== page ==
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Austerlitz  By  cover art

Austerlitz

By: W. G. Sebald
Narrated by: Richard Matthews
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Publisher's Summary

Austerlitz, the internationally acclaimed masterpiece by "one of the most gripping writers imaginable" (The New York Review of Books), is the story of a man's search for the answer to his life's central riddle. A small child when he comes to England on a Kindertransport in the summer of 1939, one Jacques Austerlitz is told nothing of his real family by the Welsh Methodist minister and his wife who raise him. When he is a much older man, fleeting memories return to him, and, obeying an instinct he only dimly understands, he follows their trail back to the world he left behind a half century before. There, faced with the void at the heart of 20th-century Europe, he struggles to rescue his heritage from oblivion.

©2017 W. G. Sebald (P)2017 Random House Audio

Critic Reviews

"W.G. Sebald is a monster - a gorgeous and unwaveringly assured writer, a bold formal innovator, and a man always plunging into the core of identity, singular and national. In Austerlitz, he's created his richest and most emotionally devastating story, and this book might be his finest." (Dave Eggers, "who has no right to be commenting on this man")
"With untraceable swiftness and assurance, W.G. Sebald's writing conjures from the details and sequences of daily life, and their circumstances and encounters, from apparent chance and its unsounded calculus, the dimension of dream and a sense of the depth of time that make his books, one by one, indispensable. He evokes at once the minutiae and the vastness of individual existence, the inconsolable sorrow of history and the scintillating beauty of the moment and its ground of memory. Each book seems to be something that surely was impossible, and each (upon every re-reading) is unique and astonishing." (W. S. Merwin)

What listeners say about Austerlitz

Average Customer Ratings
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  • Overall
    2 out of 5 stars
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    5 out of 5 stars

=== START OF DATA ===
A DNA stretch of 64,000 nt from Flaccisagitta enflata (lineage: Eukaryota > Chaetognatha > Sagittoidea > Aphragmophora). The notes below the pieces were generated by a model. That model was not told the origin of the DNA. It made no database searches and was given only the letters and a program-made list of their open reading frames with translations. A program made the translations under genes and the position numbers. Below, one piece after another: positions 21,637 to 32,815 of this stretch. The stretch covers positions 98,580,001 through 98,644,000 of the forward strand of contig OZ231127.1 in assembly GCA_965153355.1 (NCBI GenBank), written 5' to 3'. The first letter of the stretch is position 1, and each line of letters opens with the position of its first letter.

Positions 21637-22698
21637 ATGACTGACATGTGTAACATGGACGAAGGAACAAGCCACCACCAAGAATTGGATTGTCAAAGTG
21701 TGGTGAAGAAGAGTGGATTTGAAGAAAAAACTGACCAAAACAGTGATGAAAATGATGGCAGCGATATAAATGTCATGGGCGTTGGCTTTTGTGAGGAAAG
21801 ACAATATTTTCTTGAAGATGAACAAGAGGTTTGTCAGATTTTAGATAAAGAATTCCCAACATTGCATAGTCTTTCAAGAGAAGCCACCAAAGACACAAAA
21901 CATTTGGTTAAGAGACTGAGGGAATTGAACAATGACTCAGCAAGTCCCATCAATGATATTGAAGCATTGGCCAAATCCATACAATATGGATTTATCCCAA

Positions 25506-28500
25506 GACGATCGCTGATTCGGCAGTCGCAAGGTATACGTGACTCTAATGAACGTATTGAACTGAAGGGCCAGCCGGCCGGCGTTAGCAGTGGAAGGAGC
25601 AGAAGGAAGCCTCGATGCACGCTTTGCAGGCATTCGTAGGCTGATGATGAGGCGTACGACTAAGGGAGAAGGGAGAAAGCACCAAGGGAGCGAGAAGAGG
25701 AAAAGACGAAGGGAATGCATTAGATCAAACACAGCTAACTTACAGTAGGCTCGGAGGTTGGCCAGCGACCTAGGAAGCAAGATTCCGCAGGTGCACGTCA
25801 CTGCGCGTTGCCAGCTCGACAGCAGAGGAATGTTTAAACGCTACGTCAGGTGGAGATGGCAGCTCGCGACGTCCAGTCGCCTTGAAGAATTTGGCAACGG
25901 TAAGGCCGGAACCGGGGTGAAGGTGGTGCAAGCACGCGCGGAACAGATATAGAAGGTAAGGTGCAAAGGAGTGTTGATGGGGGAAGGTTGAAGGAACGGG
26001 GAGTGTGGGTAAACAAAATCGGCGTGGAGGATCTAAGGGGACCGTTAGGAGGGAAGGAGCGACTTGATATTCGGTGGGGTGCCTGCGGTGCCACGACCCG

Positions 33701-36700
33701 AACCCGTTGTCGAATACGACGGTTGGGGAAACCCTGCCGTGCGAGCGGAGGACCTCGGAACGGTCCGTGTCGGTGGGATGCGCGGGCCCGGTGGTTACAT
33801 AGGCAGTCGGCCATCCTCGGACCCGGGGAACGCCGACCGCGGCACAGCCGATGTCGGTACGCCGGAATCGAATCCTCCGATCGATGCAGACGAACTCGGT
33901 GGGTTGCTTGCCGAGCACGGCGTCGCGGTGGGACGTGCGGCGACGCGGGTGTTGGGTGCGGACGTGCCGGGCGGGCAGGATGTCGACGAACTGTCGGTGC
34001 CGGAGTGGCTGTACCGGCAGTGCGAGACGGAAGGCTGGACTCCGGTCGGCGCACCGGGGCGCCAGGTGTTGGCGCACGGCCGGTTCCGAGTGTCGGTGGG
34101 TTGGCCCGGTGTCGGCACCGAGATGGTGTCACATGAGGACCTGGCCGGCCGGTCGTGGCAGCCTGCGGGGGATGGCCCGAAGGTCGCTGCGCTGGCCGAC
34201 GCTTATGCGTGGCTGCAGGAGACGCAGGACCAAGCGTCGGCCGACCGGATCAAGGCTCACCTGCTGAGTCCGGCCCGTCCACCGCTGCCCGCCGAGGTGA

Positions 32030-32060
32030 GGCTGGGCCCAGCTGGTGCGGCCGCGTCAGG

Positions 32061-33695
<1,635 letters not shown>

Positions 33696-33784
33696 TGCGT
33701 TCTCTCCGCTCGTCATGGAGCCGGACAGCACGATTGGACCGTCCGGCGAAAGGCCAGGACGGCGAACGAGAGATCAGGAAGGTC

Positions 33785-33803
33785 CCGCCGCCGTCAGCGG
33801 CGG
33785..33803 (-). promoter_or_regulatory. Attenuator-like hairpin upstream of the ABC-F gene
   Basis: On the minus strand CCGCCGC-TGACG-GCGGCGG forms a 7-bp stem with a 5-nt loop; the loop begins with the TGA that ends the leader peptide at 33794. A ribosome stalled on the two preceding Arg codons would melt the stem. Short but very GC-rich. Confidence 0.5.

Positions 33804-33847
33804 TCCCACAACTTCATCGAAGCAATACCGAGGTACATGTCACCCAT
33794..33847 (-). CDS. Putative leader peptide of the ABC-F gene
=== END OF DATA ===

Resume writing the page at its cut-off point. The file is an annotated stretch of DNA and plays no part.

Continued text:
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    2 out of 5 stars

To each their own

2.5
A combination of Roth and Patrick Modiano, yet not as good as either in my opinion. I won’t fight anyone that loves this book—sometimes you’ll read some images or sentences that will knock you off your feet—but if someone asked me what this book was about, I wouldn’t know what to say besides what the blurb says. The novel is kind of odd and hypnotic, for me in a boring way but I’m sure some people will love it. With books like these I’m torn between how good I think the book is, like do I see it being studied in the future, and how much I enjoyed it. On the first front maybe a 3.5/4, I don’t think it’s as innovative or smart as some people claim, yet it’s definitely gorgeously written and it does have good ideas... on the other hand, I wasn’t really taken by it. Not a 1 Star because I wasn’t suuuper bored while reading, and I didn’t hate the experience, it was just uninteresting. I finished it for an assignment, otherwise I probably wouldn’t have finished it. Cannot be more than a 2.5 from me. I wouldn’t go out of my way to recommend it, but if you’re interested in European postmodern literature (American postmodernism is very different, don’t be mistaken), if you’re interested in the reckoning with the past, especially with WWII, if you’re interested in stories inside stories inside stories, and in books that will have longwinded paragraphs and pages on minutia such as architecture and zoo animals, etc. And in books that are beautifully written while not having perhaps the most engaging plot (or any plot at all, really—there’s enough plot here for maybe 50 pages in most writers’ pens, but Sebald extends this to 300, which is both a good and bad thing, depending on how you look at it), then you might enjoy this book. Even if I didn’t love this book, don’t think this is a bad book. This is a very good book. If you’re looking for a good book and what I said above interests you, check this out.